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NatWest to trial fingerprint-enabled debit cards

Bank customers will be able to spend more than £30 using contactless cards should a NatWest trial of fingerprint technology be successful.

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Under the pilot scheme, the debit cards will contain an electronic copy of the customer’s finger print in one corner of the card. If the customer places their finger on that part of the card while holding it over a payment terminal, payments of more than £30 can be approved without the need to type in a PIN.


If a card is stolen, the thief will not be able to use it as a payment is only authorised if the user’s fingerprint matches the data on the card at the point of sale.


The trial will be limited to a group of around 200 customers. Should it prove successful, it will be the latest step in the overhaul of payment methods the UK has been experiencing.


Last week, the Access to Cash report from former financial ombudsman Natalie Ceeney warned that the use of cash and coins is declining at such a rate it may not remain viable for as long as the public needs it.


It found the UK isn’t ready to go cashless in the next 15 years and a “sizeable part of the UK population” will need cash for some time.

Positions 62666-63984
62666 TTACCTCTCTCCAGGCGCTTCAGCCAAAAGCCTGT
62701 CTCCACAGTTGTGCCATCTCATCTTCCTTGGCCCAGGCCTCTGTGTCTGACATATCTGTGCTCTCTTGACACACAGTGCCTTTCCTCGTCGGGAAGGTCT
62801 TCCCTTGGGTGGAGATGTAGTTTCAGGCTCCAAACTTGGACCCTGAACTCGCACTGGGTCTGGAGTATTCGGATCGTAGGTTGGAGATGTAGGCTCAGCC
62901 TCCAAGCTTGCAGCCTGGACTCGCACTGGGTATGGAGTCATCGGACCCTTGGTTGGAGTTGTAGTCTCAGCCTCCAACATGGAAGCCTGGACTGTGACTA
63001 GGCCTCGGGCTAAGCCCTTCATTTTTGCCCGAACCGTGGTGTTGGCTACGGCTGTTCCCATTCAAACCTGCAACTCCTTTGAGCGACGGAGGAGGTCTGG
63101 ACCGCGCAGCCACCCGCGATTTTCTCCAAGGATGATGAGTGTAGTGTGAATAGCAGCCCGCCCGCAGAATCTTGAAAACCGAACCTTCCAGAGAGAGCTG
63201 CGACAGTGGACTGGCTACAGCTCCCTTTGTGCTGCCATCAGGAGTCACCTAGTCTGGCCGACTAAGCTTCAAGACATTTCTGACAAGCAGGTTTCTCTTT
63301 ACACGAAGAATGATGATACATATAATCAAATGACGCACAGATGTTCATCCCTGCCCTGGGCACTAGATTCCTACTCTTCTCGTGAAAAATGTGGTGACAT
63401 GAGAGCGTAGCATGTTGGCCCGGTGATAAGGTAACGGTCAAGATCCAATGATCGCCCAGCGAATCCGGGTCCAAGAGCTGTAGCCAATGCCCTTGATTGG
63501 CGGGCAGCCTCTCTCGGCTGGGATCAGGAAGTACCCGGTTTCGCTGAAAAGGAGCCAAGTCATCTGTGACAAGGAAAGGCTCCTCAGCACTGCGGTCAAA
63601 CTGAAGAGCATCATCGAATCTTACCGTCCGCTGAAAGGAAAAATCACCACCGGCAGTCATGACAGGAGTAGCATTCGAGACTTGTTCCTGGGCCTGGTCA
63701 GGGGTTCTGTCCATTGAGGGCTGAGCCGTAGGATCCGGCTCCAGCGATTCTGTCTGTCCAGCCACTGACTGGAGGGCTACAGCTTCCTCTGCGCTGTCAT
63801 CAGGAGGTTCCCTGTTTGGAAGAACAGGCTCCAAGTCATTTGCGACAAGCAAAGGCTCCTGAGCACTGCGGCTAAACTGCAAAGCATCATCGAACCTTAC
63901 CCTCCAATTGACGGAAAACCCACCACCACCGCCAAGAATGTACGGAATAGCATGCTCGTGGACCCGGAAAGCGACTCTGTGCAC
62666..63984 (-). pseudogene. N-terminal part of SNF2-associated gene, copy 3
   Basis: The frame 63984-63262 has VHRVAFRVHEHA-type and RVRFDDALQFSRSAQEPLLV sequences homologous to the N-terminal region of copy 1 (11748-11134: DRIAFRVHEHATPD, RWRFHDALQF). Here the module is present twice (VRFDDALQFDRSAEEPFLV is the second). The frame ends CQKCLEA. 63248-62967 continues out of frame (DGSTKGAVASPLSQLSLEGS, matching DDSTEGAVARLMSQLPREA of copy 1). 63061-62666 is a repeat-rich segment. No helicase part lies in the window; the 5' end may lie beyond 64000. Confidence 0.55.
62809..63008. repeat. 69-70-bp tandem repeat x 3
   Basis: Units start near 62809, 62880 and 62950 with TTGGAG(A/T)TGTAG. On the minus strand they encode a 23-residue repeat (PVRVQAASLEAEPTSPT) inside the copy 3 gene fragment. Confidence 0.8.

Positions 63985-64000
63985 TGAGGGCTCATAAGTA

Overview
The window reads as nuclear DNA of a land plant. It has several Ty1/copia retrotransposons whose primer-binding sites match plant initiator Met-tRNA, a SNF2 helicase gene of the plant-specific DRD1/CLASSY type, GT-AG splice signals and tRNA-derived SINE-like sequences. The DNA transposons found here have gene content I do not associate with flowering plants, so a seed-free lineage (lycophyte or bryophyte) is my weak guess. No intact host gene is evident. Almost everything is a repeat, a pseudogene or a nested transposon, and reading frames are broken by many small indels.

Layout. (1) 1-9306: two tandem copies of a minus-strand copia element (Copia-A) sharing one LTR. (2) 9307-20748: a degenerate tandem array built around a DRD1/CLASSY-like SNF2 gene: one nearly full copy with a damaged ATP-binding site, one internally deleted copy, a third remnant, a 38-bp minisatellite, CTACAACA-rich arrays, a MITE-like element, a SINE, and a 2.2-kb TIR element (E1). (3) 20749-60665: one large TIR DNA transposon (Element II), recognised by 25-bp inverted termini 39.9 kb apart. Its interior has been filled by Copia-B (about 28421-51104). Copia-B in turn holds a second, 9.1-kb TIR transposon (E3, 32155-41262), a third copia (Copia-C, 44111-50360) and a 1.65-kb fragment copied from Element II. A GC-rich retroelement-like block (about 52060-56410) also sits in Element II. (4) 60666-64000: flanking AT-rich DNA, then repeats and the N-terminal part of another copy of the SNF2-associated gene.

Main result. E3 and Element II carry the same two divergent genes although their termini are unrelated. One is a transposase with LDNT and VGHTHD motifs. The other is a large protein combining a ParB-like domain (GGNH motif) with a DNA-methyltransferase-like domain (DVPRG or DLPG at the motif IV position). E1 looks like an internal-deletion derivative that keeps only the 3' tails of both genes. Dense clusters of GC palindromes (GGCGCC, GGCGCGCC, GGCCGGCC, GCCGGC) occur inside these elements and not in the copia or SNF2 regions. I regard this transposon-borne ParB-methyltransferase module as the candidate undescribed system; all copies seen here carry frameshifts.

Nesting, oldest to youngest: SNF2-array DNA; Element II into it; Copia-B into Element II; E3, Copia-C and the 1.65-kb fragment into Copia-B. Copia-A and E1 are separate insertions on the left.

Last year, more than six billion payments were made using contactless technology, but the £30 limit is restricting further growth.


NatWest said retailers won’t have to make any changes to accommodate the new cards.


However, the biggest stumbling block to the wider rollout of the technology is how the bank acquires the fingerprint data to begin with. Customers taking part in the trial will have to go to a branch to allow the bank to take their fingerprint.


David Crawford, head of effortless payments said: “We are using the very latest technology across our business to make banking easier for our customers and biometric fingerprint cards are one of the many technologies we are exploring further. This is the biggest development in card technology in recent years and we are excited to trial the service.”


NatWest is working with digital security company Gemalto along with Visa and Mastercard to bring the service to customers in the UK.


Howard Berg, UK managing director of Gemalto said: “Using a fingerprint rather than a PIN code to authorise transactions has many advantages, primarily enhanced security and greater convenience. Cardholders can pay quickly and easily with just a simple touch, and they no longer need to worry about the limit on contactless payment transactions.”

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